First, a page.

Feb 18, 2013
from 05:00 PM to 07:00 PM
|Where||Mill Lane Lecture Room 3|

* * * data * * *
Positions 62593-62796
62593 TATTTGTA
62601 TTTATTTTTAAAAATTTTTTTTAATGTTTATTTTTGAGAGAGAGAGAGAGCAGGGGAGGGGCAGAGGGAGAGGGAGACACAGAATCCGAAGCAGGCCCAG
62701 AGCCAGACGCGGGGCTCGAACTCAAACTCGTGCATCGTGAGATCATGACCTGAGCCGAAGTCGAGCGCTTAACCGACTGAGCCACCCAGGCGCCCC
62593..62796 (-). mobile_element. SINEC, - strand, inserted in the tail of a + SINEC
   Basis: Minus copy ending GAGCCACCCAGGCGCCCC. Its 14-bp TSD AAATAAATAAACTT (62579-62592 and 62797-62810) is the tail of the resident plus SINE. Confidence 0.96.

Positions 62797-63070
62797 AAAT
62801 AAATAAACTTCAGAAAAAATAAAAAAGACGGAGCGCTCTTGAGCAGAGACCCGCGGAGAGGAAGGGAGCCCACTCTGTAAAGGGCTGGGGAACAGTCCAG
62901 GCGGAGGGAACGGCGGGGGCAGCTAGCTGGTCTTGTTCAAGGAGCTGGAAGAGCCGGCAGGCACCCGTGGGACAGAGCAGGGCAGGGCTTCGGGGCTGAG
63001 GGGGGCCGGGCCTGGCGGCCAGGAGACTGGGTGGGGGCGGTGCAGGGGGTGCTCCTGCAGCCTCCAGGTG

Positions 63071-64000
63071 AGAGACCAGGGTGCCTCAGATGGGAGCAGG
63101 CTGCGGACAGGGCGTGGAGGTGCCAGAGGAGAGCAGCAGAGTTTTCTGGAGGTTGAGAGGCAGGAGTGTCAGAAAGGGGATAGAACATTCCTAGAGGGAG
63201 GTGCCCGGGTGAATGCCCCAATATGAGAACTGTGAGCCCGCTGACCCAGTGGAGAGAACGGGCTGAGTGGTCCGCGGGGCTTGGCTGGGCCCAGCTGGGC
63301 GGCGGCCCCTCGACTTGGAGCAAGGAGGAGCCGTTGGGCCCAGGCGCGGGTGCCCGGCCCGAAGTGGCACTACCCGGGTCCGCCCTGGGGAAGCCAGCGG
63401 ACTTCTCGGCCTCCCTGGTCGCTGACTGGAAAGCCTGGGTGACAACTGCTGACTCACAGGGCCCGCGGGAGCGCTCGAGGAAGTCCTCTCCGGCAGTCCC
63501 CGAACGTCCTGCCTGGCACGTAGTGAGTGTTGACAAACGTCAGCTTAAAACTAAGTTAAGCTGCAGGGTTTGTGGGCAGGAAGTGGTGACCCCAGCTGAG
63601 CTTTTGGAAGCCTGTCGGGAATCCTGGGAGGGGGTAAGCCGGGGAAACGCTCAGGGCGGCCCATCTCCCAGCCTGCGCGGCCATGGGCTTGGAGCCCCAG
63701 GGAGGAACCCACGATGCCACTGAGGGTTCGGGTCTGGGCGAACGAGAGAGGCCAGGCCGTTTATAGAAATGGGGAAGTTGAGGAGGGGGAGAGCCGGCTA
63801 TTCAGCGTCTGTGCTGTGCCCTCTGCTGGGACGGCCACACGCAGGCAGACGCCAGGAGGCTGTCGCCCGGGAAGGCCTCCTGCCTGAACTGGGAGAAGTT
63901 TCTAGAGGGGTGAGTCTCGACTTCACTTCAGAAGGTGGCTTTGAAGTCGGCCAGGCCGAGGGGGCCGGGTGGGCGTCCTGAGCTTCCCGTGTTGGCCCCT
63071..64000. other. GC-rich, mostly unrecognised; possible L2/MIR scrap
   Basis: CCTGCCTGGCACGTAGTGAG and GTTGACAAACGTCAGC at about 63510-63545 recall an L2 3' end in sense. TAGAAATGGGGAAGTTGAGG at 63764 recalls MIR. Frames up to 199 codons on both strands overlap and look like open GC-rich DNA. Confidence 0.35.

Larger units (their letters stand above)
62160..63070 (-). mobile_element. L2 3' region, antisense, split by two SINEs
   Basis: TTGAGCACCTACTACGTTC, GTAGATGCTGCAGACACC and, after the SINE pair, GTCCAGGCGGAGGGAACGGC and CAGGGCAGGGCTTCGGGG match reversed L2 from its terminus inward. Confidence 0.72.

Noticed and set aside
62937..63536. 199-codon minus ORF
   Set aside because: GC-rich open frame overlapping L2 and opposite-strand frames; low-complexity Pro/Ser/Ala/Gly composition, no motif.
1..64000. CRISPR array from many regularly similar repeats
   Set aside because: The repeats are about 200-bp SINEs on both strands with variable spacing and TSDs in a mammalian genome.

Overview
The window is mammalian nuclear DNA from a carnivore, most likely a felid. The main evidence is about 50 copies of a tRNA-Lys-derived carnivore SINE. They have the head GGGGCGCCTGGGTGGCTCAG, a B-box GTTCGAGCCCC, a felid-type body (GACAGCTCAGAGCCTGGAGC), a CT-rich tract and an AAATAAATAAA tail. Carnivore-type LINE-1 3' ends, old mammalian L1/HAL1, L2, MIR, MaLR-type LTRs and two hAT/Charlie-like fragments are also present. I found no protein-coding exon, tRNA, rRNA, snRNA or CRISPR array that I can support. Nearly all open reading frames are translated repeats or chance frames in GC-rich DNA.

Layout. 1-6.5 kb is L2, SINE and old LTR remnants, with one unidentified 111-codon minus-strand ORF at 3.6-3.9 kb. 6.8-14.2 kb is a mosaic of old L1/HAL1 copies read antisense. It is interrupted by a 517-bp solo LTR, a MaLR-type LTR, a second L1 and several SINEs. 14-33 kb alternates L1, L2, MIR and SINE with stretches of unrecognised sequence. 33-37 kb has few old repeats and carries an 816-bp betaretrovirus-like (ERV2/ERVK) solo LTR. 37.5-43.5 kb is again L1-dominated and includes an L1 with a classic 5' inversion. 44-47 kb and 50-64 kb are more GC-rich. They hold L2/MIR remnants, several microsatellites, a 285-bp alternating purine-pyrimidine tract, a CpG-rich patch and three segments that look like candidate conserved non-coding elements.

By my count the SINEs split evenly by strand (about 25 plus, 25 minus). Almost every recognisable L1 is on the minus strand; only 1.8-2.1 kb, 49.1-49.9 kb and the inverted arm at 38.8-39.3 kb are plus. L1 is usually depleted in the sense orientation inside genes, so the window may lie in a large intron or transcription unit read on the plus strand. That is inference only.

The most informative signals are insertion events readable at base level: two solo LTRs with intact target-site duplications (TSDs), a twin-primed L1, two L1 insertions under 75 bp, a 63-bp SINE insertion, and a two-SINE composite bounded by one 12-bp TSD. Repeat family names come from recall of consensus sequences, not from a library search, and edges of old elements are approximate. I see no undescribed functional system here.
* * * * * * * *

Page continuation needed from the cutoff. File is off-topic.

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Three great empires partitioned the Eastern Islamic lands from the Balkans to Bengal during the early modern era. In this context, the Mediterranean-based Ottomans, the Safavids in Iran, and the Mughals in India, developed their own visual cultures with distinctive architectural and ornamental idioms, originating from a shared Turco-Mongol Timurid cultural heritage. The lecture series analyzes the capital cities, socio-religious monuments, and garden palaces of each empire during the 16th and 17th centuries from a comparative perspective. The intimate connection between empire building and architecture is explored with respect to aesthetics, historical contexts, religious orientations, imperial ideologies, and theories of dynastic legitimacy.